Opposition to same-sex marriage has decreased across a broad swath of religious groups in the United States, with white evangelical Christians one of the few movements for which a majority remains in opposition. Three years on from the Supreme Court ruling that same-sex couples should be allowed to marry, the findings from the Public Religion Research Institute’s 2017 American Values Atlas, published Tuesday, showed growing support for LGBT rights, including a majority of U.S. Muslims backing same-sex marriage for the first time.
Muslims, by a margin of 51 percent to 34 percent, favor same-sex marriage, compared to just four years ago when a majority, 51 percent, were opposed. There were similar results for black Protestants, with 54 percent opposing gay marriage in PRRI’s 2014 American Values Atlas, compared with 43 percent in the latest findings.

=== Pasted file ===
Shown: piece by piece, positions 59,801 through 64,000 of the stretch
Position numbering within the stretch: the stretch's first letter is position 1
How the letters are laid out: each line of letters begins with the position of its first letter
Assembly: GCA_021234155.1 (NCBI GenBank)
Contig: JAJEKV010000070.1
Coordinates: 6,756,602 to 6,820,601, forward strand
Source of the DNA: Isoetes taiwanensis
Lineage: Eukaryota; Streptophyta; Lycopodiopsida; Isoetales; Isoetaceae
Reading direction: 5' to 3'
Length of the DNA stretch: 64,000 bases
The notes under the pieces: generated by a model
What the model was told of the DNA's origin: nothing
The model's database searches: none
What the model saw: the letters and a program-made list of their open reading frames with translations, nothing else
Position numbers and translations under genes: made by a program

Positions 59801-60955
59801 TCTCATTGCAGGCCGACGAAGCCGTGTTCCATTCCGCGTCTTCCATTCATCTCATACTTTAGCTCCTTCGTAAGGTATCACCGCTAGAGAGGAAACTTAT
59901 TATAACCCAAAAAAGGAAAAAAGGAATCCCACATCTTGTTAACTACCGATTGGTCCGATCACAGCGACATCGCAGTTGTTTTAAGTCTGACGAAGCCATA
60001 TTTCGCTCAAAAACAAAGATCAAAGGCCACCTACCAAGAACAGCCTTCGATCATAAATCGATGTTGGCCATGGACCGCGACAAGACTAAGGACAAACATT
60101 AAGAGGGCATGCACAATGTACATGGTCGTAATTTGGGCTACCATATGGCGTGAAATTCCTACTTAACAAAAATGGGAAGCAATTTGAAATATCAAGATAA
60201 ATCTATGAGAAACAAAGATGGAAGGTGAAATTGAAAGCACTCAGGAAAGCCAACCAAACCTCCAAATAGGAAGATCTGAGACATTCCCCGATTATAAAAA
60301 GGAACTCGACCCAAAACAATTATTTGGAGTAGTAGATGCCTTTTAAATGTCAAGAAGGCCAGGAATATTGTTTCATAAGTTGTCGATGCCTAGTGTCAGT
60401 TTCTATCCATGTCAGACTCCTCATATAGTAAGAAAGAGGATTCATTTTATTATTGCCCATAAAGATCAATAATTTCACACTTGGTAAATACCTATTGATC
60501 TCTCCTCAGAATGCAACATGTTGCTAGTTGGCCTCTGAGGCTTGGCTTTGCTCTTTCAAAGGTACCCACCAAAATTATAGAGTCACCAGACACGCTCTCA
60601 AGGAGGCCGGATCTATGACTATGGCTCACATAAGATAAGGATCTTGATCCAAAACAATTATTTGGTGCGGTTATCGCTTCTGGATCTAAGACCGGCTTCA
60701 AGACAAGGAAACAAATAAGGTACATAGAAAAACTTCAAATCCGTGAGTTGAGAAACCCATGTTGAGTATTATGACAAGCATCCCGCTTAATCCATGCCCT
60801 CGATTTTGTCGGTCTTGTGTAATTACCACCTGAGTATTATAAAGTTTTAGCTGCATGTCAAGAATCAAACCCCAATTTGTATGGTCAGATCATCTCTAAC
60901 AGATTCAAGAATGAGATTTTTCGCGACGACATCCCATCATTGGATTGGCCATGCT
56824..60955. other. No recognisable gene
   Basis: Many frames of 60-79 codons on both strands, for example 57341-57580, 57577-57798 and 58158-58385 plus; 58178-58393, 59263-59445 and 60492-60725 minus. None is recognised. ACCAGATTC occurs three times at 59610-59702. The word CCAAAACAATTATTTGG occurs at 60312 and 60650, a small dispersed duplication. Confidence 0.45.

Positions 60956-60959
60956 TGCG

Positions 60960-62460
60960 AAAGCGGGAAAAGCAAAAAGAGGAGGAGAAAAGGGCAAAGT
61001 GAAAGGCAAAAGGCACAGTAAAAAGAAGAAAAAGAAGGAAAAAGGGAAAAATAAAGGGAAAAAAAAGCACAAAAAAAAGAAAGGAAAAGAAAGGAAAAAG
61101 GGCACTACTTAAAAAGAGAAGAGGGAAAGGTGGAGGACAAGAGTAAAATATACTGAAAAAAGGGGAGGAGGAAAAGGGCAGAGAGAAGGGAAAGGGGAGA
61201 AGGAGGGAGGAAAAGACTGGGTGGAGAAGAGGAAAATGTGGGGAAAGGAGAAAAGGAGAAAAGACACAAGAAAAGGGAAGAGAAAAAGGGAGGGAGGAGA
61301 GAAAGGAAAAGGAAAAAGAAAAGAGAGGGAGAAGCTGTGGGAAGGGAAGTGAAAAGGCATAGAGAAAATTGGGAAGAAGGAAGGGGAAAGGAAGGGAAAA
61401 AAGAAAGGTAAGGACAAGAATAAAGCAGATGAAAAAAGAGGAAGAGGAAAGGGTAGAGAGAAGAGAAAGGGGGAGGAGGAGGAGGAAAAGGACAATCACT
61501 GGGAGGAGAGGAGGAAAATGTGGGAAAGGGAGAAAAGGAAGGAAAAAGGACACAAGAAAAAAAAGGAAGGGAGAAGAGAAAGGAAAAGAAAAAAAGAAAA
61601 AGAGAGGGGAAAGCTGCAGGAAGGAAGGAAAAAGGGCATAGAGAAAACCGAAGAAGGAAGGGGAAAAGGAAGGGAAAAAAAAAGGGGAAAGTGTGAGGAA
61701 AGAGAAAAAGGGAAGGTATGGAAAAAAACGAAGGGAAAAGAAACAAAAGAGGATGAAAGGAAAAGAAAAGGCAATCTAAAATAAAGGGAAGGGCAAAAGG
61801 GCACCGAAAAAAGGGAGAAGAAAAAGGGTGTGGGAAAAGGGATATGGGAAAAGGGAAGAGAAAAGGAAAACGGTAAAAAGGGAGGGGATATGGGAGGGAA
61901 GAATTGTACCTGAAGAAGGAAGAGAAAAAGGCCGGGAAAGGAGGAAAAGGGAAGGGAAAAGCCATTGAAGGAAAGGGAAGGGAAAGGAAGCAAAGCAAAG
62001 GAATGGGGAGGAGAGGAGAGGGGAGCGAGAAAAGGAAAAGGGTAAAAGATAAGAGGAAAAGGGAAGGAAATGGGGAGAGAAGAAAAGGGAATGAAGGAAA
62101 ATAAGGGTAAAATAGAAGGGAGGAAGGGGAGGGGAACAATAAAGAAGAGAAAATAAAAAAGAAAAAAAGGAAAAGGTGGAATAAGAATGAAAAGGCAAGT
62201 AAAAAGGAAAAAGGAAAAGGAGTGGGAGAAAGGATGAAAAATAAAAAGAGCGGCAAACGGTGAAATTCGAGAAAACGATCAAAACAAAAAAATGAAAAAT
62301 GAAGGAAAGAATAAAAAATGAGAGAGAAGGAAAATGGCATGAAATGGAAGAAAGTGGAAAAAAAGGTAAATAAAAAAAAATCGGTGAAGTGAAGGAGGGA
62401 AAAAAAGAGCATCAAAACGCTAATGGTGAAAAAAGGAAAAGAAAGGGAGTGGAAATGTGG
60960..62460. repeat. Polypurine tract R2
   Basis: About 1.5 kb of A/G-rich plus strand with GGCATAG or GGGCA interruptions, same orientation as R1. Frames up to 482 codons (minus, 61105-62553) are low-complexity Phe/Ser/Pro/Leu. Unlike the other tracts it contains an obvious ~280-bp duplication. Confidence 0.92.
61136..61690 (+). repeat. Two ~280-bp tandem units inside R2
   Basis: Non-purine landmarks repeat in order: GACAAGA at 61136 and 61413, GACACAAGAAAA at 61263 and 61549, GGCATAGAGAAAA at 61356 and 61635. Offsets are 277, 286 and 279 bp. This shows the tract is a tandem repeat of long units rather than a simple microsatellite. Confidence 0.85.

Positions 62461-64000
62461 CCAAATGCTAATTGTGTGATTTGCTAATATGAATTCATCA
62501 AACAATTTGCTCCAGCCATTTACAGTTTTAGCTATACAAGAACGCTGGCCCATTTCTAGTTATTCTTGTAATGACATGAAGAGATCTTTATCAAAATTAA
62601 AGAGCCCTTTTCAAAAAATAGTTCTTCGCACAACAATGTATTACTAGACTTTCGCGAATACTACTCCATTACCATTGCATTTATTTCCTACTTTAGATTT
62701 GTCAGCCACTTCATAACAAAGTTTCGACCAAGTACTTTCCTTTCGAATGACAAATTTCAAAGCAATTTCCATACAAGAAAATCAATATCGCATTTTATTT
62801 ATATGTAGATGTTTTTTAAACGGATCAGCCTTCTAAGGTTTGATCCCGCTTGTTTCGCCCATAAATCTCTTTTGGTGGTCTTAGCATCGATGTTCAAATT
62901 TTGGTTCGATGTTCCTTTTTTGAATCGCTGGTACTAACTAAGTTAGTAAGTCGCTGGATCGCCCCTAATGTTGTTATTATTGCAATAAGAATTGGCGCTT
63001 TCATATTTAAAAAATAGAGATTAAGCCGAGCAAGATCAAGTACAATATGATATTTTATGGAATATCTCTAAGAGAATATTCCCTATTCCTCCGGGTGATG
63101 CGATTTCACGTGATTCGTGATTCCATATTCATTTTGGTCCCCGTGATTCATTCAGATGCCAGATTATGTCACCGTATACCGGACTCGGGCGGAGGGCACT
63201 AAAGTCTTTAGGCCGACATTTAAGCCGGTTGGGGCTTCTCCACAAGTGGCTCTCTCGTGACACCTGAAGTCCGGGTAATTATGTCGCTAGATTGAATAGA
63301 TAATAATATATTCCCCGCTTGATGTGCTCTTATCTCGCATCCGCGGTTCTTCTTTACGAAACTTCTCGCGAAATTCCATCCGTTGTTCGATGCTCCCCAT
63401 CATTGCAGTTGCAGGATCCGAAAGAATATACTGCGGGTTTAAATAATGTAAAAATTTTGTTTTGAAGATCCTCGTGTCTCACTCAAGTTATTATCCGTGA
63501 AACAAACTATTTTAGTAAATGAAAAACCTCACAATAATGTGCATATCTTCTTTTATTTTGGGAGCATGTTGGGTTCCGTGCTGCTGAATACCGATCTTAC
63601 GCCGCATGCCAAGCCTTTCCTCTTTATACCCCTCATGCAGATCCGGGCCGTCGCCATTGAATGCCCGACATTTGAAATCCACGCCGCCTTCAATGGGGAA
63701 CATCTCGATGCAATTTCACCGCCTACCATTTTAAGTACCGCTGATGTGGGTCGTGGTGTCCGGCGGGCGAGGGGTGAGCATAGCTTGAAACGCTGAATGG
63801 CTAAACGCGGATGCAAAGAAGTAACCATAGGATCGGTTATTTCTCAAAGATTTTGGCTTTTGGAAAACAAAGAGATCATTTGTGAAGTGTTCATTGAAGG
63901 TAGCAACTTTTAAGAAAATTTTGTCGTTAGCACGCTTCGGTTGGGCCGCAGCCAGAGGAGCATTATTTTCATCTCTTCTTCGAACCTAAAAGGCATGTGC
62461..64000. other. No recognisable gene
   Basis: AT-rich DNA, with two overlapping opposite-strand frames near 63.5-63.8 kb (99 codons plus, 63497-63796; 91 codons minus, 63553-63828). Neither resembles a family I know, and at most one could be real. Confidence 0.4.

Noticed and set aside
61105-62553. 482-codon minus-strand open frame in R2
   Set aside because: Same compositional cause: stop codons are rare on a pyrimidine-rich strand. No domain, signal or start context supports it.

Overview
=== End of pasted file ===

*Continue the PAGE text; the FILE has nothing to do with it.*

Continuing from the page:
Indeed, opposition to same-sex marriage is now limited almost entirely to white conservative Christians. Fifty-eight percent of white evangelical Christians and 53 percent of Mormons—an overwhelming majority of whom are white—are opposed to allowing gay couples to marry. The group with the most opposition, though, is Jehovah’s Witnesses, a group which is 36 percent white, 32 percent Hispanic and 27 percent black in the U.S. Just 13 percent support the law.